TitleEvidence against the peroxisome proliferator-activated receptor alpha (PPARalpha) as the mediator for polyunsaturated fatty acid suppression of hepatic L-pyruvate kinase gene transcription.
Publication TypeJournal Article
Year of Publication2000
AuthorsPan, DA, Mater, MK, Thelen, AP, Peters, JM, Gonzalez, FJ, Jump, DB
JournalJ Lipid Res
Date Published2000 May
KeywordsAnimals, Base Sequence, Binding Sites, Clofibrate, Cytochrome P-450 CYP4A, Cytochrome P-450 Enzyme System, Dietary Fats, Unsaturated, DNA Primers, Fatty Acids, Unsaturated, Fish Oils, Humans, Liver, Male, Mice, Mice, Inbred C57BL, Mice, Knockout, Mixed Function Oxygenases, Peroxisome Proliferators, Promoter Regions, Genetic, Pyrimidines, Pyruvate Kinase, Rats, Rats, Sprague-Dawley, Receptors, Cytoplasmic and Nuclear, RNA, Messenger, Transcription Factors, Transcription, Genetic

The glycolytic enzyme, L-pyruvate kinase (L-PK), plays an important role in hepatic glucose metabolism. Insulin and glucose induce L-PK gene expression, while glucagon and polyunsaturated fatty acids (PUFA) inhibit L-PK gene expression. We have been interested in defining the PUFA regulation of L-PK. The cis-regulatory target for PUFA action includes an imperfect direct repeat (DR1) that binds HNF-4. HNF4 plays an ancillary role in the insulin/glucose-mediated transactivation of the L-PK gene. Because the fatty acid-activated nuclear receptor, peroxisome proliferator-activated receptor (PPARalpha), binds DR1-like elements and has been reported to interfere with HNF4 action, we examined the role PPARalpha plays in the regulation of L-PK gene transcription. Feeding rats either fish oil or the potent PPARalpha activator, WY14,643, suppressed rat hepatic L-PK mRNA and gene transcription. The PPARalpha-null mouse was used to evaluate the role of the PPARalpha in hepatic transcriptional control of L-PK. While WY14,643 control of L-PK gene expression required the PPARalpha, PUFA regulation of L-PK gene expression was independent of the PPARalpha. Transfection studies in cultured primary hepatocytes localized the cis-regulatory target for WY14,643/PPARalpha action to the L-PK HNF4 binding site. However, PPARalpha/RXRalpha heterodimers did not bind this region. Although both WY14,643 and PUFA suppress L-PK gene transcription through the same element, PUFA regulation of L-PK does not require the PPARalpha and PPARalpha/RXRalpha does not bind the L-PK promoter. These studies suggest that other intermediary factors are involved in both the PUFA and PPARalpha regulation of L-PK gene transcription.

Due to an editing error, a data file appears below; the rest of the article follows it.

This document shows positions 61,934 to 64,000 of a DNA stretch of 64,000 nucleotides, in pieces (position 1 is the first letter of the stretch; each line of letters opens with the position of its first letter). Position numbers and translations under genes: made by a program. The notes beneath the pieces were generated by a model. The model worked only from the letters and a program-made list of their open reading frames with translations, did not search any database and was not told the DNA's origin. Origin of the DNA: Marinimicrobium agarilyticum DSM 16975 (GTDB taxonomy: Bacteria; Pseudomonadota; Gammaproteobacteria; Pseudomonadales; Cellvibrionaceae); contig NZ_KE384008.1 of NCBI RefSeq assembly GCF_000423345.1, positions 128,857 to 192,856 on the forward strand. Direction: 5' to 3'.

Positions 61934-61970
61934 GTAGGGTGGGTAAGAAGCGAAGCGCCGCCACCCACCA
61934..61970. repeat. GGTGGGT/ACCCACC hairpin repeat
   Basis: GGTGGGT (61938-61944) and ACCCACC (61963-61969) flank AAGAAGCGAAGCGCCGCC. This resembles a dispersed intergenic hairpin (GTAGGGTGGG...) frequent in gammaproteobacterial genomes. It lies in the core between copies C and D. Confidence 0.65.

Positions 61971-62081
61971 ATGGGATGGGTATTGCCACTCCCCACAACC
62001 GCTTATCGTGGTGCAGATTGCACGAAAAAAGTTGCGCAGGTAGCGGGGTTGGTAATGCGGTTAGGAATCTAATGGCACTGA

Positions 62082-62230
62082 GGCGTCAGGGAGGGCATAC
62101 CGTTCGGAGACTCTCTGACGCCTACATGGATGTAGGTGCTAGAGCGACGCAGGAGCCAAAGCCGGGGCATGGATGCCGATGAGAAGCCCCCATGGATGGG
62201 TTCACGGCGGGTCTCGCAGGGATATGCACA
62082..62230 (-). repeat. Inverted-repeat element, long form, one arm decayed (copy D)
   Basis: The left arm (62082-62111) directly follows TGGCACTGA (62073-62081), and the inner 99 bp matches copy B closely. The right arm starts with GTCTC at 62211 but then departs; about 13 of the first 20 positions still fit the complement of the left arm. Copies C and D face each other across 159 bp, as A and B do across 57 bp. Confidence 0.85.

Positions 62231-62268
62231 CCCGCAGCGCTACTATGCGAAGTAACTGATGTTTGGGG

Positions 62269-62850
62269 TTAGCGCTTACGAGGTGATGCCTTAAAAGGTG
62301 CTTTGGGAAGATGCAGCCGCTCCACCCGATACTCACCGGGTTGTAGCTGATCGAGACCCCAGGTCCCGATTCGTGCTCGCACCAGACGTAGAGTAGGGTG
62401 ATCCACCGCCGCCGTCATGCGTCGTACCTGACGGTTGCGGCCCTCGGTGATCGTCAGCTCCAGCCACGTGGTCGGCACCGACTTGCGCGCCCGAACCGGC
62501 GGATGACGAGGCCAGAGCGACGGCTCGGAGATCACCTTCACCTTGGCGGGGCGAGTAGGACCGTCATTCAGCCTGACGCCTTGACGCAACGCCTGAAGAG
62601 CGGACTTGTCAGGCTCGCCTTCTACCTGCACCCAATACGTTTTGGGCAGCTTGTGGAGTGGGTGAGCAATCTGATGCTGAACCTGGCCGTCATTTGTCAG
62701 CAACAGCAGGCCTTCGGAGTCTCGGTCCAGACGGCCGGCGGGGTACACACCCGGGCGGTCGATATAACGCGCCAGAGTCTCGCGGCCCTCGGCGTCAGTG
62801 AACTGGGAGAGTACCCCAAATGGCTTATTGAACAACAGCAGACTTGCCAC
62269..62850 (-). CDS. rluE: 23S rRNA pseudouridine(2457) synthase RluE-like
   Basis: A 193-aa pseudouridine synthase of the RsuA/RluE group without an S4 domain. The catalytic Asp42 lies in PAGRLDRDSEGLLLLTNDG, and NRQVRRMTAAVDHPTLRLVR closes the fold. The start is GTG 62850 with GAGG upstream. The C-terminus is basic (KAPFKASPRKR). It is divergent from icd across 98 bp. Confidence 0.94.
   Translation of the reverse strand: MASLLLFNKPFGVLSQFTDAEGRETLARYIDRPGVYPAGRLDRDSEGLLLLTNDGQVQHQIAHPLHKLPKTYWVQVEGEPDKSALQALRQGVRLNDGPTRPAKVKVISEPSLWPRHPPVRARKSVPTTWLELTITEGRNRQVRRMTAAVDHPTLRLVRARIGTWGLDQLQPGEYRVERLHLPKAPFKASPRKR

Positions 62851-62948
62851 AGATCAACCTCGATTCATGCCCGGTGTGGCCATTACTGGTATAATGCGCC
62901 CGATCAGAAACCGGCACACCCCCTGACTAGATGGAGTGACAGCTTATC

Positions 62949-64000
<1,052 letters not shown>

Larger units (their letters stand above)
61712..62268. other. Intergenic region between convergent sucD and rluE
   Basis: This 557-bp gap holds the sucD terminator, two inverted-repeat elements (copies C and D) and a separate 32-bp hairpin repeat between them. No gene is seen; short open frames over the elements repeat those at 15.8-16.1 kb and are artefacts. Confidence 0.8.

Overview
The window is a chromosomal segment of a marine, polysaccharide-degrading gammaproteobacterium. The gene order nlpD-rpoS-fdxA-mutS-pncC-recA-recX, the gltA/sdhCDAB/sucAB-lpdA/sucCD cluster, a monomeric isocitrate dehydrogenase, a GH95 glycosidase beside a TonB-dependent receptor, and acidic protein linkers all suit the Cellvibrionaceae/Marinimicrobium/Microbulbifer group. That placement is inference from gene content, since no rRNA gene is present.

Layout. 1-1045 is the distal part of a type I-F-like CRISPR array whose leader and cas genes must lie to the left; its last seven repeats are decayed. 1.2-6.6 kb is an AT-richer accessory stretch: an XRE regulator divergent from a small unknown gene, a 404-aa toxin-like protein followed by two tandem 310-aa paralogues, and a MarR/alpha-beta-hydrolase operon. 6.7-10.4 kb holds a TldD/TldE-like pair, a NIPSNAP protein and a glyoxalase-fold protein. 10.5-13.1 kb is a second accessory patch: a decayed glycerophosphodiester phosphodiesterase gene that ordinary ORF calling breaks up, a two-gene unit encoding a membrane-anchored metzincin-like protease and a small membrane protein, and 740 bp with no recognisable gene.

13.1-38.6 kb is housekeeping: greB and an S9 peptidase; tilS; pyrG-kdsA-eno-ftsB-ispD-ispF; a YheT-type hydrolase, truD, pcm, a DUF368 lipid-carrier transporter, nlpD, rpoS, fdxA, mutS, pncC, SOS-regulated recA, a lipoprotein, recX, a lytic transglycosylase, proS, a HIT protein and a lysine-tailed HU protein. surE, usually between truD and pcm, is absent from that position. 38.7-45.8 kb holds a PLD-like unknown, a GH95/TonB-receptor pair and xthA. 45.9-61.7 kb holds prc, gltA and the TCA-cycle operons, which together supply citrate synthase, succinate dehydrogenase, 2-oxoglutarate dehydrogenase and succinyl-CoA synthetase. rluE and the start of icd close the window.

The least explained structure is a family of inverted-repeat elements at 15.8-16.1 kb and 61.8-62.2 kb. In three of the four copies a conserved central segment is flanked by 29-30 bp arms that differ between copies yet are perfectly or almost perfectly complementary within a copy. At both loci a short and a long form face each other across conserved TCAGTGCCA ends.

Alternate JournalJ. Lipid Res.
PubMed ID10787435
Grant ListR01 DK043220 / DK / NIDDK NIH HHS / United States
DK-43220 / DK / NIDDK NIH HHS / United States